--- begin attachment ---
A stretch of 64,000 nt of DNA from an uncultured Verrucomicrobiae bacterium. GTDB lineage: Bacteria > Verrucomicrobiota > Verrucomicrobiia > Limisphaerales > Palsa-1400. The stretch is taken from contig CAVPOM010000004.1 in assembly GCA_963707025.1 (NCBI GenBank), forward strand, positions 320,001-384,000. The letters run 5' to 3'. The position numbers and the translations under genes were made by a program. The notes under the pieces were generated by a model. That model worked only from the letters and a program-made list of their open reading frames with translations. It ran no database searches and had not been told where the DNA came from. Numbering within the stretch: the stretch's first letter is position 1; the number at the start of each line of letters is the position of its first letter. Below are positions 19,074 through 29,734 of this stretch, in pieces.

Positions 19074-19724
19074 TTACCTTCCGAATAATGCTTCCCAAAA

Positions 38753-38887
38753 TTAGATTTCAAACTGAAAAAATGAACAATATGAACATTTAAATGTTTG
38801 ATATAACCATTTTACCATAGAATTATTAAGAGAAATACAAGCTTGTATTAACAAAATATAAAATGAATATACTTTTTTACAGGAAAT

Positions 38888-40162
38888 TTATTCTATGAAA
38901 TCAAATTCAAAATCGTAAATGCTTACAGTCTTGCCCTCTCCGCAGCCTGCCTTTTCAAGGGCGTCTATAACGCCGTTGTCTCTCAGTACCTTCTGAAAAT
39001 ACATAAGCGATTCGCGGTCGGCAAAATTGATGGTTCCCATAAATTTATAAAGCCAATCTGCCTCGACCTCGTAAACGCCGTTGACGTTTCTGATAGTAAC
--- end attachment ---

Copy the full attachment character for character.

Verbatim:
A stretch of 64,000 nt of DNA from an uncultured Verrucomicrobiae bacterium. GTDB lineage: Bacteria > Verrucomicrobiota > Verrucomicrobiia > Limisphaerales > Palsa-1400. The stretch is taken from contig CAVPOM010000004.1 in assembly GCA_963707025.1 (NCBI GenBank), forward strand, positions 320,001-384,000. The letters run 5' to 3'. The position numbers and the translations under genes were made by a program. The notes under the pieces were generated by a model. That model worked only from the letters and a program-made list of their open reading frames with translations. It ran no database searches and had not been told where the DNA came from. Numbering within the stretch: the stretch's first letter is position 1; the number at the start of each line of letters is the position of its first letter. Below are positions 19,074 through 29,734 of this stretch, in pieces.

Positions 19074-19724
19074 TTACCTTCCGAATAATGCTTCCCAAAA

Positions 38753-38887
38753 TTAGATTTCAAACTGAAAAAATGAACAATATGAACATTTAAATGTTTG
38801 ATATAACCATTTTACCATAGAATTATTAAGAGAAATACAAGCTTGTATTAACAAAATATAAAATGAATATACTTTTTTACAGGAAAT

Positions 38888-40162
38888 TTATTCTATGAAA
38901 TCAAATTCAAAATCGTAAATGCTTACAGTCTTGCCCTCTCCGCAGCCTGCCTTTTCAAGGGCGTCTATAACGCCGTTGTCTCTCAGTACCTTCTGAAAAT
39001 ACATAAGCGATTCGCGGTCGGCAAAATTGATGGTTCCCATAAATTTATAAAGCCAATCTGCCTCGACCTCGTAAACGCCGTTGACGTTTCTGATAGTAAC